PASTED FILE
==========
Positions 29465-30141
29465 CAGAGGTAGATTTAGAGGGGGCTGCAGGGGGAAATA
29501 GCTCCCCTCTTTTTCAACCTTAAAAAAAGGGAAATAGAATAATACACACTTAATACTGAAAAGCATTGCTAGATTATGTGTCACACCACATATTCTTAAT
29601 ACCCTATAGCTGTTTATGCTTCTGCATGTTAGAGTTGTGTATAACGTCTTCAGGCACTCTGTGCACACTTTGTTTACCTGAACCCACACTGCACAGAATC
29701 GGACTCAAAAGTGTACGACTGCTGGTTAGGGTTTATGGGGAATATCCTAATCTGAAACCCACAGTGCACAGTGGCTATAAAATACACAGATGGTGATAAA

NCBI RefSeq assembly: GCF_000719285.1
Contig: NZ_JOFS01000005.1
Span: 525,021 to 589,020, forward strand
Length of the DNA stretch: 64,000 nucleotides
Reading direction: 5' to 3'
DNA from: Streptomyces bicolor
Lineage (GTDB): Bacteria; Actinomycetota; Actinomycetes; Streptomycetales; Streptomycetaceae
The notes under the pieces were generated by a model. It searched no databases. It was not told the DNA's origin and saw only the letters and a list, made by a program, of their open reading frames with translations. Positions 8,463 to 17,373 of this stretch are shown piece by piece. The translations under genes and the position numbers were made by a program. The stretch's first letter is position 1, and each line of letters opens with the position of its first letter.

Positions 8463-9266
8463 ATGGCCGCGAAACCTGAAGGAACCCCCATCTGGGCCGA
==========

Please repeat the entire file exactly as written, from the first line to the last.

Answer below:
Positions 29465-30141
29465 CAGAGGTAGATTTAGAGGGGGCTGCAGGGGGAAATA
29501 GCTCCCCTCTTTTTCAACCTTAAAAAAAGGGAAATAGAATAATACACACTTAATACTGAAAAGCATTGCTAGATTATGTGTCACACCACATATTCTTAAT
29601 ACCCTATAGCTGTTTATGCTTCTGCATGTTAGAGTTGTGTATAACGTCTTCAGGCACTCTGTGCACACTTTGTTTACCTGAACCCACACTGCACAGAATC
29701 GGACTCAAAAGTGTACGACTGCTGGTTAGGGTTTATGGGGAATATCCTAATCTGAAACCCACAGTGCACAGTGGCTATAAAATACACAGATGGTGATAAA

NCBI RefSeq assembly: GCF_000719285.1
Contig: NZ_JOFS01000005.1
Span: 525,021 to 589,020, forward strand
Length of the DNA stretch: 64,000 nucleotides
Reading direction: 5' to 3'
DNA from: Streptomyces bicolor
Lineage (GTDB): Bacteria; Actinomycetota; Actinomycetes; Streptomycetales; Streptomycetaceae
The notes under the pieces were generated by a model. It searched no databases. It was not told the DNA's origin and saw only the letters and a list, made by a program, of their open reading frames with translations. Positions 8,463 to 17,373 of this stretch are shown piece by piece. The translations under genes and the position numbers were made by a program. The stretch's first letter is position 1, and each line of letters opens with the position of its first letter.

Positions 8463-9266
8463 ATGGCCGCGAAACCTGAAGGAACCCCCATCTGGGCCGA